Alexandra Wylie Tower Foundation founder: ‘We’ll move forward with my daughter’s positive energy’

Alexandra Wylie died tragically aged 17. The AWTF was set up to help others in her memory

Alexandra Wylie died tragically aged 17. The AWTF was set up to help others in her memory - Credit: Archant

“There’s one thing I’ve learned through Alexandra’s death, and that’s that people are essentially good.”

Lindsey Wylie with Ham&High editor Geoff Martin

Lindsey Wylie with Ham&High editor Geoff Martin - Credit: Archant

So says Lindsey Wiley, whose daughter Alexandra died at the age of just 17 after a two year battle with cancer.

Fondly remembered for her sense of social justice and vitality, Alexandra’s family was overwhelmed by the groundswell of goodwill following the tragedy.

Lindsey was determined that a lot of good could be done in her daughter’s name.

In the year after she died in November 2010, the Alexandra Wylie Tower Foundation was set up to provide support for disadvantaged children in North London.

Special guests Juliet Stevenson and Alan Rickman with Lindsey Wylie at the AWTF's first skating gala

Special guests Juliet Stevenson and Alan Rickman with Lindsey Wylie at the AWTF's first skating gala - Credit: Archant


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It has since played an active role in changing lives, providing essential supplies as well as activities for those most in need.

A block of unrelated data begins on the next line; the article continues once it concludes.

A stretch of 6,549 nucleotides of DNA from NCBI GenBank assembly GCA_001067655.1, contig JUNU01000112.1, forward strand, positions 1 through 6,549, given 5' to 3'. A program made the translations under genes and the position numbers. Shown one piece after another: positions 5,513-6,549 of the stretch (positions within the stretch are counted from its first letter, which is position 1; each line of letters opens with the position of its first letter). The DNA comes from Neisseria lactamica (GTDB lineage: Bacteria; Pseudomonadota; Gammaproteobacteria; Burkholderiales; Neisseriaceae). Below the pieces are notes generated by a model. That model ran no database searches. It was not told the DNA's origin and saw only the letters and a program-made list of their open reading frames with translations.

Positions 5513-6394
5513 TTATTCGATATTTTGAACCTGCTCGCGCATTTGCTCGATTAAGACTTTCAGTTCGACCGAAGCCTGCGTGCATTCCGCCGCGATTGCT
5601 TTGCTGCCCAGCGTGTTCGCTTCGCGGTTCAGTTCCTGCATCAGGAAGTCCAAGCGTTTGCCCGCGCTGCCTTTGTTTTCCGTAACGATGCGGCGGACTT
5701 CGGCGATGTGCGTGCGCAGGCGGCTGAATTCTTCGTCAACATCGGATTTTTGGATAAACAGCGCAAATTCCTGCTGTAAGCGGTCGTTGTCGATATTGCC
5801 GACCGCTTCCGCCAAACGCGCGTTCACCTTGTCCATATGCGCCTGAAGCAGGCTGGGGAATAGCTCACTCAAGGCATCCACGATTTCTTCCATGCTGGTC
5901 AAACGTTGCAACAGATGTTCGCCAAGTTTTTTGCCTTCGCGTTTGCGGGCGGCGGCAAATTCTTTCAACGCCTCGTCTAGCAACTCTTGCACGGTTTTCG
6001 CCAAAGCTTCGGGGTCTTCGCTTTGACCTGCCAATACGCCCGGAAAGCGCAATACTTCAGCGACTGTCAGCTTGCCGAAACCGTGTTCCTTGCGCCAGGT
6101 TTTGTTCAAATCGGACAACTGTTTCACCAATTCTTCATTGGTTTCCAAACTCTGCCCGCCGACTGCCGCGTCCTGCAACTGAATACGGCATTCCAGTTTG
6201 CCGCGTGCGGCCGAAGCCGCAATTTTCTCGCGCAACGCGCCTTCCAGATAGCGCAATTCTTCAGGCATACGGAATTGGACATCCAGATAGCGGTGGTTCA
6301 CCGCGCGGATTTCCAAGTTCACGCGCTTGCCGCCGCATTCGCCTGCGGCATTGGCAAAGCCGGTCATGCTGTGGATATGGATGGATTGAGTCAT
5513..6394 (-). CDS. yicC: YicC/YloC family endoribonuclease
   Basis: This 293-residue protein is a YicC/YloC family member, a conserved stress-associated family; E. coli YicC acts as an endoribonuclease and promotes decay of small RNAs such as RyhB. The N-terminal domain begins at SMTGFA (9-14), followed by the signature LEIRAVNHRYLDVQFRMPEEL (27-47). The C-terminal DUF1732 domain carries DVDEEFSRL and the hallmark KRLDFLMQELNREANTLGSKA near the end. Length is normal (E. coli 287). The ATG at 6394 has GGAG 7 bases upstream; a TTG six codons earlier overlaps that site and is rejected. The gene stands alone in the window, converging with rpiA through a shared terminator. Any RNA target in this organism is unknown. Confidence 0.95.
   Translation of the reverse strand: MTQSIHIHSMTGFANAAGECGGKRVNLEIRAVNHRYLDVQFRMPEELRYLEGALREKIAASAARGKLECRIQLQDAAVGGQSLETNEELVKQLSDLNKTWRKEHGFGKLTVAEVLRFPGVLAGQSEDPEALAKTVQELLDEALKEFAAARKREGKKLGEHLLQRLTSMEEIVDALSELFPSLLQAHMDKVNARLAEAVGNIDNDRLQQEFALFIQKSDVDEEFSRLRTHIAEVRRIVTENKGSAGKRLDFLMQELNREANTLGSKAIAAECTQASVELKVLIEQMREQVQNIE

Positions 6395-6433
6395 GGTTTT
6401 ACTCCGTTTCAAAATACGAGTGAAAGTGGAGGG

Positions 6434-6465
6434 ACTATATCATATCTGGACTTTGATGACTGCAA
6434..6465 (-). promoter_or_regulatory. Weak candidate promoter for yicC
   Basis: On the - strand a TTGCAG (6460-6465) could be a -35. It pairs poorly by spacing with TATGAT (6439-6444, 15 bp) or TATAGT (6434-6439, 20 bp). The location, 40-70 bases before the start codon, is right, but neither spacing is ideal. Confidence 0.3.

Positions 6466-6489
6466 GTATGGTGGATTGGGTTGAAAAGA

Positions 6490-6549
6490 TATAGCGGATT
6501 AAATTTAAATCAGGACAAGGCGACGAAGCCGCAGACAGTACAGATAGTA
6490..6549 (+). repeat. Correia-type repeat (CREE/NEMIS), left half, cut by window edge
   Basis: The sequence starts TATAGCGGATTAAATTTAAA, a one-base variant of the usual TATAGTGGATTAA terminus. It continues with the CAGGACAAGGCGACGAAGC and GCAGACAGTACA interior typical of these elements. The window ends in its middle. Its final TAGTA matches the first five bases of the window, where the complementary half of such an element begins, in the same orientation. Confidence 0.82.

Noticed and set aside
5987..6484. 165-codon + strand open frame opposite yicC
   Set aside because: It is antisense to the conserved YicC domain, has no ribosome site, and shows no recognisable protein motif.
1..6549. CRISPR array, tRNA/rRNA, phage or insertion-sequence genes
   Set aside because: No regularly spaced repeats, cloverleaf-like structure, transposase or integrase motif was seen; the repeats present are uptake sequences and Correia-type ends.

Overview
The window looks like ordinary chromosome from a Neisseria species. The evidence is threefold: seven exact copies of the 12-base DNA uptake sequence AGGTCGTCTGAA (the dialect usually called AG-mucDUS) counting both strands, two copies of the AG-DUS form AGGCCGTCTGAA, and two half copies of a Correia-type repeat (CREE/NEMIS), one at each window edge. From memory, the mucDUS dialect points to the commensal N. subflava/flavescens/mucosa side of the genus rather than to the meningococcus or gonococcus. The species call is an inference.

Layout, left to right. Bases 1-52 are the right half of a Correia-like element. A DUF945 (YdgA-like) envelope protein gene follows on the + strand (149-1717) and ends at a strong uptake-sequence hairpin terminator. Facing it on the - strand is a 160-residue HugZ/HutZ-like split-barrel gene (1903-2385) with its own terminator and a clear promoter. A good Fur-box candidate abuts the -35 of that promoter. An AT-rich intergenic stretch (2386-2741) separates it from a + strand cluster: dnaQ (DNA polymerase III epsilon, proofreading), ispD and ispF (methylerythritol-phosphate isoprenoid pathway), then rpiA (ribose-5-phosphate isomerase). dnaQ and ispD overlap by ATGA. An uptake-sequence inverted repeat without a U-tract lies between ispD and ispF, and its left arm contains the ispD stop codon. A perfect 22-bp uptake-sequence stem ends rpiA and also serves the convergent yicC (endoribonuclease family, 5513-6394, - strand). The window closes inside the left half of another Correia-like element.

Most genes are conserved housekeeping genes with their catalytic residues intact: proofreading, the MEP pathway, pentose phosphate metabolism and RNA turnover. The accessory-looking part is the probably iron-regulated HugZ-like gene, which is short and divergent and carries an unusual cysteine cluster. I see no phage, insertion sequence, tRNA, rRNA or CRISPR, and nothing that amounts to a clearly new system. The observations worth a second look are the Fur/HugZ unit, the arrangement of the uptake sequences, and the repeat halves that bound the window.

Lindsey recalled: “I think starting the charity happened naturally.

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“When Alexandra was ill my sister wanted to give her something to think about, so she started making donations and asking Alexandra where she wanted them to be sent.

“Alexandra had a strong feeling for social justice.

The Alexandra Wylie Tower Foundation is one of the Ham&High's charity partners for 2016

The Alexandra Wylie Tower Foundation is one of the Ham&High's charity partners for 2016 - Credit: Archant

“After she died it was something that evolved naturally.”

A popular teenager, the former Channing School pupil’s death left her friends devastated.

Lindsey said: “I think people were surprised because she was so full of life.

“She was so good at everything as well as being fun.

“I was really overwhelmed by the groundswell of support from everybody so it seemed a natural thing to try to turn it into something positive.”

And she continued: “Alexandra was very much about life, so the mission statement was going to be something positive that focuses on helping out children.

“I was very aware about how lucky I was to have spent time with her.”

Since it formed, the foundation has grown from strength to strength, and the support of celebrities including patrons Juliet Stevenson and Michelle Collins has helped to raise its profile.

An early gala at Alexandra Palace was opened by actor Alan Rickman – “he was so lovely to us,” Lindsey recalled.

And the former Dr Who star, Christopher Ecclestone, was also moved by the charity’s story and aims, and has become an ardent supporter of the cause.

Asked what her daughter would have made of the charity’s evolution in its first five years, Lindsey said: “I think she would have been delighted.

“My feeling is that we’ll move forward with her positive energy.

“Initally it was people who knew Alexandra and were in awe of her at school who supported us, but five years on we’re now finding supporters who didn’t know her.”

The Ham&High is proudly working with two charity partners in 2016.

This newspaper hopes to help the AWTF and the Marie Curie Hospice in Hampstead raise £50,000 this year.

News editor Dave Burke will be running the Virgin Money London Marathon in aid of the two charities. Visit his fundraising page to sponsor him.

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